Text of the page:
Research Guide – Public & Private Laws
Public and Private laws:
Public Laws – Most laws passed by Congress are public laws. Public laws, also referred to as federal statutes, affect society as a whole. Public laws citations include the abbreviation, Pub. L., the Congress Session number (e.g. 107), and the number of the law. For example: Pub. L. 107-006.
Private Laws – Affect an individual, family, or small group. Private laws are enacted to assist citizens that have been injured by government programs or who are appealing an executive agency ruling such as deportation. Private laws citations include the abbreviation, Pvt. L., the Congress number (e.g. 107), and the number of the law. For example: Pvt. L. 107-006.
Slip Law – A slip law is an official publication of the law, published unbound. It is a published individual law, sometimes only a single page in length. A slip law is usually published a few days after a law has been enacted. Slip laws are compiled in chronological order at the end of each session and compiled into bound volumes call United States Statutes at Large.
Session Laws – Session laws are the chronological publication of laws passed by Legislature during a single session. The official publication is titled, United States Statutes at Large, and is published by the United States Government Publishing Office (GPO) after each session adjourns. Typically shortened to Statutes at Large, each volume includes both public laws and private laws. A subject index appears at the end of each volume.
Codified Law – Codified laws restates passed by Legislature by subject, as opposed to chronologically. Published as the United States Code, the title is the consolidation and codification of general and permanent laws by subject, or title. There are 54 listed titles in the U.S. Code, though title 53 is marked Reserved. The U.S. Code is printed every 6 years, though an online version exists on GovInfo, which is updated more frequently.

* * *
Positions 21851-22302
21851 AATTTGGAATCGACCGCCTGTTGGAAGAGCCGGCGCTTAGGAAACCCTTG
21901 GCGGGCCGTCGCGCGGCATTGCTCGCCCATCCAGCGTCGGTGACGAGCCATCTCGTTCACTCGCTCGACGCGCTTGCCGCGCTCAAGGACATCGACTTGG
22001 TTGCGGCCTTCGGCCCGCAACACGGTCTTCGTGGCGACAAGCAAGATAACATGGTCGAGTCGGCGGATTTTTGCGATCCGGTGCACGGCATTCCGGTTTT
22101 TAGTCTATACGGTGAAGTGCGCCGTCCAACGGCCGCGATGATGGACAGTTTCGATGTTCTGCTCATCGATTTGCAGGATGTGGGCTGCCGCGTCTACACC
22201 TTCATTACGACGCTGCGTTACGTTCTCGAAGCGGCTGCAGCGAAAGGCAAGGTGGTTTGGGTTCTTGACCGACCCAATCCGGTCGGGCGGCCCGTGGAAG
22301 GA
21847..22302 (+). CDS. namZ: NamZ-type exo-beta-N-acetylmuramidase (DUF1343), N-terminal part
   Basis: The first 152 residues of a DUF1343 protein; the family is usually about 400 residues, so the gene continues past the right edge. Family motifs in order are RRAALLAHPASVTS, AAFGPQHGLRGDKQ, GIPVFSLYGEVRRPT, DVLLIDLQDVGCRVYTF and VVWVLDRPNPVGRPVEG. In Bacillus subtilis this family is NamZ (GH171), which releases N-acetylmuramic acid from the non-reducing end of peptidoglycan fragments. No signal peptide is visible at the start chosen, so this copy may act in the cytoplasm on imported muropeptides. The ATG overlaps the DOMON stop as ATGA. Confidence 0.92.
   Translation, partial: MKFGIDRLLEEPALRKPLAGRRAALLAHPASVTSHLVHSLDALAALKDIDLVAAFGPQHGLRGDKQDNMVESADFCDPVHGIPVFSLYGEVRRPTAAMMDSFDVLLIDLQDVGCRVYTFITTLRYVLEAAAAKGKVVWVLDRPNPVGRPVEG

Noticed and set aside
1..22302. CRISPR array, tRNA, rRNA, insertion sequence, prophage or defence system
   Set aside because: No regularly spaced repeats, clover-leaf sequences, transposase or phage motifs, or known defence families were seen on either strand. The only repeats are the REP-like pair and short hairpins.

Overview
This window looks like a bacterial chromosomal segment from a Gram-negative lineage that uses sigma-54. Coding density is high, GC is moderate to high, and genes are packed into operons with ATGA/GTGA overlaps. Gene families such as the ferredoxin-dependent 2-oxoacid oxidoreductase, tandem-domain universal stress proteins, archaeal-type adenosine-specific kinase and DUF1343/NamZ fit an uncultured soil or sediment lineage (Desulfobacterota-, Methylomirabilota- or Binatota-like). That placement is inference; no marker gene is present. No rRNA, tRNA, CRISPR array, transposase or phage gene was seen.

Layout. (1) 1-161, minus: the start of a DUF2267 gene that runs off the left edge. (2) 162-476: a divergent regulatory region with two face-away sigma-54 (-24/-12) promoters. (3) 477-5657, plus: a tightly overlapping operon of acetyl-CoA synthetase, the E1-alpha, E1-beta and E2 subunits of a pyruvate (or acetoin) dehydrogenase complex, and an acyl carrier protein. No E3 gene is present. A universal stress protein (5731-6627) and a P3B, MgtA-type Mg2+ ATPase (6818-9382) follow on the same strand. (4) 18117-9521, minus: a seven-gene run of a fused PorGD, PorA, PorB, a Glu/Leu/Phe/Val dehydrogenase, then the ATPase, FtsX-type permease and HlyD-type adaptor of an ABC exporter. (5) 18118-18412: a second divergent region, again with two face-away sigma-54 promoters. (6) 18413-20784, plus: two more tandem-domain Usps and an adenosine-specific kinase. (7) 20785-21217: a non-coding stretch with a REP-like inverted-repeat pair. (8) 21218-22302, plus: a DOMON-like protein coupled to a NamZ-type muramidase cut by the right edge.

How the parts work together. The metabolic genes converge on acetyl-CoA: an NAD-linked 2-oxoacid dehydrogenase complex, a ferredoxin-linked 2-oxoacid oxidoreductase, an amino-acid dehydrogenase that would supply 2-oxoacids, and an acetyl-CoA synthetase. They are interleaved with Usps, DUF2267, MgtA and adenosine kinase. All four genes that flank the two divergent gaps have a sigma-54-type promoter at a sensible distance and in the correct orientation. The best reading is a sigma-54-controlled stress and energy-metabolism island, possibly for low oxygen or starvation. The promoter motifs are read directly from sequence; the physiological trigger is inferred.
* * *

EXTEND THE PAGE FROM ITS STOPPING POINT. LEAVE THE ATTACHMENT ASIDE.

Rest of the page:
How to Locate Public and Private Laws:
Public and Private Laws, 104th Congress to Present (1995/1996 to Present) – the easiest method is to search online through GovInfo, https://www.govinfo.gov/app/collection/PLAW; ISL does have tangible copies of public and private laws. Public and private laws have a SuDoc class of AE 2.110: followed by the law number (Congressional session-chronological number). Tangible slip laws range from the 111th Congress to present (currently the 115th Congress). U.S. Statutes at Large are also available online through GovInfo, https://www.govinfo.gov/app/collection/STATUTE, from 1951 to 2011. The U.S. Code is available through GovInfo, https://www.govinfo.gov/app/collection/uscode/2016/, from 1994 to 2016.
Question: Can you find me the full bill of the Dodd-Frank Wall Street Reform?
Answer: While the question appears vague, it is a rather easy answer to find. Visit GovInfo, and perform a basic search of the bills’ authors: Dodd-Frank. Limit your results (either before or after you search) to just Public & Private Laws. You scroll for the bill’s title, “Public Law 111 – 203 – Dodd-Frank Wall Street Reform and Consumer Protection Act.” You will find the bill’s citation, overview, full draft, related documents, related citations, and a legislative history.
A basic Google search can easily retrieve the public law citation, but GovInfo is the only source for verified digital government information
Reference Guides of Understanding Public & Private Laws:
Federal Statutes: A Beginners Guide
Harvard Law School Library – Statutes: US and State Code